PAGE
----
Anonymous said...

Pat, It's good to hear from you and I see Christian had a nice win against Edward Nguyen. Do you think it's necessary, now, for a child to be homeschooled and to do "2 a-day's" to make it professionally?

Anonymous said...

Pat Harrison

your statement of " If you have had kids I will guarantee you that you have had to make them study for school. If you say that you haven't you will lose all credibility with anyone who has ever had a child."

I truly find that comment offensive- and I am sorry if you will lose all credibility with my following comments.

My son who played competetive junior tennis (top 20) and collegiate tennis attended an Ivy League school and received a MBA from another Ivy League school and his younger brother who also attended ivy league schools for undergraduate and graduate degrees never had to be told to study - ever and never had to be told to practise either. The are both in their 30's and are extremely successful in two totally different fields.

After watching "Unstrung" the kid with both feet on the ground was Greg Hirshman from Ca.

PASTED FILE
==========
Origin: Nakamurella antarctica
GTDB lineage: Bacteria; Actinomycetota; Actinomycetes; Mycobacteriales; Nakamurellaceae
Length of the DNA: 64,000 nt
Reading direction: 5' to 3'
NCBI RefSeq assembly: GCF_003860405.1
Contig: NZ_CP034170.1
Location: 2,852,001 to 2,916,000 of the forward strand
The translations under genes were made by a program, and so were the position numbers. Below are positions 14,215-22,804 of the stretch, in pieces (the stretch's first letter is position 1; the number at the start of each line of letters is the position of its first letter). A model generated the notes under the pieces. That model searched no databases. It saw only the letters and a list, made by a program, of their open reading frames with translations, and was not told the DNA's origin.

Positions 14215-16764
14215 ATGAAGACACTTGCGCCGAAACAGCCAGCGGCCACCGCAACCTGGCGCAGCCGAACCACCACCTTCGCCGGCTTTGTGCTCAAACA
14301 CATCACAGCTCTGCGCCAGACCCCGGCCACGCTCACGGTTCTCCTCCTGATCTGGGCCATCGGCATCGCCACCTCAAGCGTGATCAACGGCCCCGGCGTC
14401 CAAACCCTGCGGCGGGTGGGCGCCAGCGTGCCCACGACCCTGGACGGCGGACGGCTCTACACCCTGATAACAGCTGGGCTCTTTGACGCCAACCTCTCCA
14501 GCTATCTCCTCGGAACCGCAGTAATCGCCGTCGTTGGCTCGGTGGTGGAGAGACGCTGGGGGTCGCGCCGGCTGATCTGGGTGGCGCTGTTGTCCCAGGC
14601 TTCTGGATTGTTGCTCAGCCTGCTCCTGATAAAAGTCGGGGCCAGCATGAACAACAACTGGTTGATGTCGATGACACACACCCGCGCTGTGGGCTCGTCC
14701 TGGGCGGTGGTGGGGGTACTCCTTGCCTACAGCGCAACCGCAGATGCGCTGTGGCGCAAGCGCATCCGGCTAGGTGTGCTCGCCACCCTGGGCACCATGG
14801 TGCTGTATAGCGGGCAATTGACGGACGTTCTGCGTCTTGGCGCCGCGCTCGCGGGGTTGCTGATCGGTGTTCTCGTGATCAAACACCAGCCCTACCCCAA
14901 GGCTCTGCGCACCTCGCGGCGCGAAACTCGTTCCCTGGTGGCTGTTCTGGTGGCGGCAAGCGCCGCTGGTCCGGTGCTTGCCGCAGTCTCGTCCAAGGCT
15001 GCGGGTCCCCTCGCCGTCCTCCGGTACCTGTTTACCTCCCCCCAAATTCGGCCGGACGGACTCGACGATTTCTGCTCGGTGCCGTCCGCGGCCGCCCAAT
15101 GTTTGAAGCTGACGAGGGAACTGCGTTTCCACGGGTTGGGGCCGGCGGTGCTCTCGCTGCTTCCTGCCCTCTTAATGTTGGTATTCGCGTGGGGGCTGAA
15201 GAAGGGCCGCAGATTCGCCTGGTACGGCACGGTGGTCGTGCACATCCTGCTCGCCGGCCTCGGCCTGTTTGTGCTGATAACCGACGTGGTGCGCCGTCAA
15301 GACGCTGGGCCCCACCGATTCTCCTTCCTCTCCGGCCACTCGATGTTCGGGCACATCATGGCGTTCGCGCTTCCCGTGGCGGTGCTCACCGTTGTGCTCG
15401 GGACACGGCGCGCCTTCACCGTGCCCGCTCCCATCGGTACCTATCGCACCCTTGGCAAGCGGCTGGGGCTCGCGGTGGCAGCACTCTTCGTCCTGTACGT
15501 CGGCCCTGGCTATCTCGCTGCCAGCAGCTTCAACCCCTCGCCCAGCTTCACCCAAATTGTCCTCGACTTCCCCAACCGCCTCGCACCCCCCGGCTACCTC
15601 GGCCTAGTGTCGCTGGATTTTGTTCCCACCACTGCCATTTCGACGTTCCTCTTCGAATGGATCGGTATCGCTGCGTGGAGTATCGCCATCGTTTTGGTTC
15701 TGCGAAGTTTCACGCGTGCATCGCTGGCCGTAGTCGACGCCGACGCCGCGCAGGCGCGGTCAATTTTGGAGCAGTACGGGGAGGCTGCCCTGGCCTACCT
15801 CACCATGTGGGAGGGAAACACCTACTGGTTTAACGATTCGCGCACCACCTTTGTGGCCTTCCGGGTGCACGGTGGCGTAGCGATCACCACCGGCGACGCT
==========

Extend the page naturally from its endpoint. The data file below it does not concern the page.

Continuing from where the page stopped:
Because if a pro career is ended because the player gets injured, falls in love, or is just not good enough what about plan B.

Anonymous said...

Mr Harrison: How would you interpret Ryans comments on school, if you were a parent thinking of sending your kid to the Newcombe Academy? Keep in mind, a kid who does not have the parent/coach who has driven him since 2, but your typical academy kid, hey, lets even say, top 10 in the nation, but with little chance to go pro. I think you know that this is the majority of kids at academies. When your kids (Ryan) tout the Newcombe Academy structure as their vehicle to success (though we both know they are on a totally different regime compared to the typical kid there), perhaps people reading that article do not know this, and they see views about education from the top player there?
How is that "sad" to make a comment on that?

Anonymous said...